President Obama speaks about middle class tax relief during a campaign… (Saul Loeb / AFP Getty Images )
Talk of Wisconsin being a toss-up state in the presidential election seems premature, judging by two polls released Wednesday showing President Obama with a lead in the high single digits.
Obama led Mitt Romney 51%-43% among likely voters in the Marquette University Law School poll, a result that has now been stable for three months, according to the poll’s director, Charles Franklin. The Marquette poll very accurately forecast the results of last month’s recall election in which Republican Gov. Scott Walker retained his job.
Obama appears to be benefiting from one of the same dynamics that helped Walker – a sense among a significant group of Wisconsin voters that economic conditions in the state are getting better. Romney leads among people who say the economy has gotten worse over the past year, Franklin said, but that group is only one-third of the electorate. Obama leads among those voters who say the economy has gotten better or has stayed the same. Similarly, Obama leads, 66%-28% among those who expect to see improvement in the economy in the coming year, a group which makes up more than four in 10 Wisconsin voters.
The president also benefits from his personal popularity in the state. Obama and Romney are each seen unfavorably by 42% of the state’s voters. But 51% see Obama favorably, compared with 36% who see Romney favorably. The poll’s results for the presidential race have a margin of error of +/- 3.5 percentage points.
Separately, a Wisconsin poll by Public Policy Polling, a firm that polls primarily for Democrats, showed Obama with a 50%-44% lead over Romney.
Walker’s victory in the recall led to considerable talk of Wisconsin’s being in play in the November election. In 2008 Obama carried the state by a wide margin, but Wisconsin was among the closest states in the country in the 2004 election. So far, however, neither presidential campaign has spent money advertising in the state, and the new polls suggest that for now, they’re likely to focus their attention elsewhere.
But while the presidential campaign may not be as intense in Wisconsin as it will be across the border in Iowa or in Ohio, the state does seem headed for a very tight race for the U.S. Senate.
Republicans will hold a primary on Aug. 14 to choose a Senate nominee, and former Gov. Tommy Thompson now appears to be in a very close race with financier Eric Hovde, who has gained considerable ground in the last couple of months. Two other candidates, former Rep. Mark Neumann and state Assembly Speaker Jeff Fitzgerald, lag further behind but are splitting some of the conservative, anti-Thompson vote, the polls indicate.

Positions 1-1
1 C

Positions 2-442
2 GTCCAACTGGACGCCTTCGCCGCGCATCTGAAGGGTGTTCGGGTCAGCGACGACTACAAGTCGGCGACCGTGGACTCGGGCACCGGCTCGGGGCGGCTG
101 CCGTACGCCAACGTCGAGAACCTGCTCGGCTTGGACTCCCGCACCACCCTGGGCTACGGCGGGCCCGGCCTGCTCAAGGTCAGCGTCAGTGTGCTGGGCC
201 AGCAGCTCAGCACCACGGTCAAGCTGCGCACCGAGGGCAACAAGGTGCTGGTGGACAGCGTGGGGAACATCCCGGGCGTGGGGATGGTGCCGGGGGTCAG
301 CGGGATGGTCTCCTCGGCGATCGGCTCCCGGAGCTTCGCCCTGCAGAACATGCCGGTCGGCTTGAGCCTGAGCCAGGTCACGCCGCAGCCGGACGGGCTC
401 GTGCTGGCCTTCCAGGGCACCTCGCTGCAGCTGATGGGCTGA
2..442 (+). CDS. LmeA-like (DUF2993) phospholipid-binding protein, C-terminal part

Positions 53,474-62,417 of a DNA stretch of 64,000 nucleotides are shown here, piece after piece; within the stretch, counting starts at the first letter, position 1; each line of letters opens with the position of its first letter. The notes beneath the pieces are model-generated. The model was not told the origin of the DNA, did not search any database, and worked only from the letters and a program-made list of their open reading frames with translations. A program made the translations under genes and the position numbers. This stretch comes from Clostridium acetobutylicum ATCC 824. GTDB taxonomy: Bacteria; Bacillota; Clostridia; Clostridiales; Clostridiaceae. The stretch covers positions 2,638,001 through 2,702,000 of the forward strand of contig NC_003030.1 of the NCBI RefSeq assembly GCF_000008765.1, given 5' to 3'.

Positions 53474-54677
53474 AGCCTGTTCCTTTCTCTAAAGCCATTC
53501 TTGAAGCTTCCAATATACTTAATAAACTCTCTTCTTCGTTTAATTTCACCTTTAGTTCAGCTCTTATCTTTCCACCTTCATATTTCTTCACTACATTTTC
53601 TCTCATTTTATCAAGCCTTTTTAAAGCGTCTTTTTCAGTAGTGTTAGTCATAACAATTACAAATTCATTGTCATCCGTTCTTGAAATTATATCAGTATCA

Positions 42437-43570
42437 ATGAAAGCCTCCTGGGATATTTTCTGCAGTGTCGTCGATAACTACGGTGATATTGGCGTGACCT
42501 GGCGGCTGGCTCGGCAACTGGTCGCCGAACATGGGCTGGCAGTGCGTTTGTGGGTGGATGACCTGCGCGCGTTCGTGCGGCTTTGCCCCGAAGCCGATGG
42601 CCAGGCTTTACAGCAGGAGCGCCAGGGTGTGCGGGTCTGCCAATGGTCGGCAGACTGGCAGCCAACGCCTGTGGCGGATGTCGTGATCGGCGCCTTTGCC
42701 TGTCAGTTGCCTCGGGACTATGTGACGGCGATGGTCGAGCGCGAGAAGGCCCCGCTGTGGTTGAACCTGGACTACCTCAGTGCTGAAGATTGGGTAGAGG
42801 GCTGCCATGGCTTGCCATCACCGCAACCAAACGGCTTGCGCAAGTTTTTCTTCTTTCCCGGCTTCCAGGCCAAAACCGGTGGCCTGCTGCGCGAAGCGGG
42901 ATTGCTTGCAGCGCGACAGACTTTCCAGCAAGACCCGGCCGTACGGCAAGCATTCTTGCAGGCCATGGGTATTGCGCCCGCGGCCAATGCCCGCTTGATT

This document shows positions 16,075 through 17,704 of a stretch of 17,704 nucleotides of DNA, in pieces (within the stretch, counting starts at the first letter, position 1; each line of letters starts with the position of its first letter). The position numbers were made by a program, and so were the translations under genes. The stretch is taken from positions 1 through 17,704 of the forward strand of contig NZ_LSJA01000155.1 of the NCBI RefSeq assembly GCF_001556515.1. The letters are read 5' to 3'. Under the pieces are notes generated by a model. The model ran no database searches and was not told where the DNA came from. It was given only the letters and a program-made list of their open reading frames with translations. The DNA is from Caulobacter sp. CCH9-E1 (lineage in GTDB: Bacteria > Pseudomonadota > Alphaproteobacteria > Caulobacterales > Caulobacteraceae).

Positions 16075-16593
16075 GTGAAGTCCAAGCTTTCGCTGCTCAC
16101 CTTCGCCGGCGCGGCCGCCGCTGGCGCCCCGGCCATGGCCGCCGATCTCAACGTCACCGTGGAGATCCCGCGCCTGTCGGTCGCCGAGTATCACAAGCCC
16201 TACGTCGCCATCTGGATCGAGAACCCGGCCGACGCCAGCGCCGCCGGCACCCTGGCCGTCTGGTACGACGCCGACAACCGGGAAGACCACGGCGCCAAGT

The Marquette poll had Thompson leading Hovde 35%-23%, a nine point gain for Hovde compared with the university’s poll last month. Neumann, at 10% and Fitzgerald, at 6%, had both lost ground since June. A quarter of likely primary voters remain undecided, the poll found. The poll’s results for the primary have a margin of error of +/- 4.8 percentage points.
The Democratic nominee, Rep. Tammy Baldwin, would be in a close race with either of the leading Republicans, the poll showed.
The PPP survey showed Hovde and Thompson tied, 31% for Hovde and 29% for Thompson, a result well within the poll’s margin of error of +/-4.1 percentage points.
A key factor in the primary now could be whether Neumann’s backers in the Club for Growth decide to put substantial resources behind him at the risk of splitting the conservative vote and giving Thompson the nomination. The club, a Washington-based group that advocates low taxes and minimal government regulation, was the main force behind the defeat of longtime Indiana Republican Sen. Richard Lugar in a primary battle this spring.
Another key factor, as always, will be the makeup of the electorate. Hovde leads the race among those who identify themselves as “very conservative,” according to the Marquette poll, and also does much better with supporters of the tea party. Thompson leads among those who identify themselves as “moderate” or “conservative” and among those who do not support the tea party.
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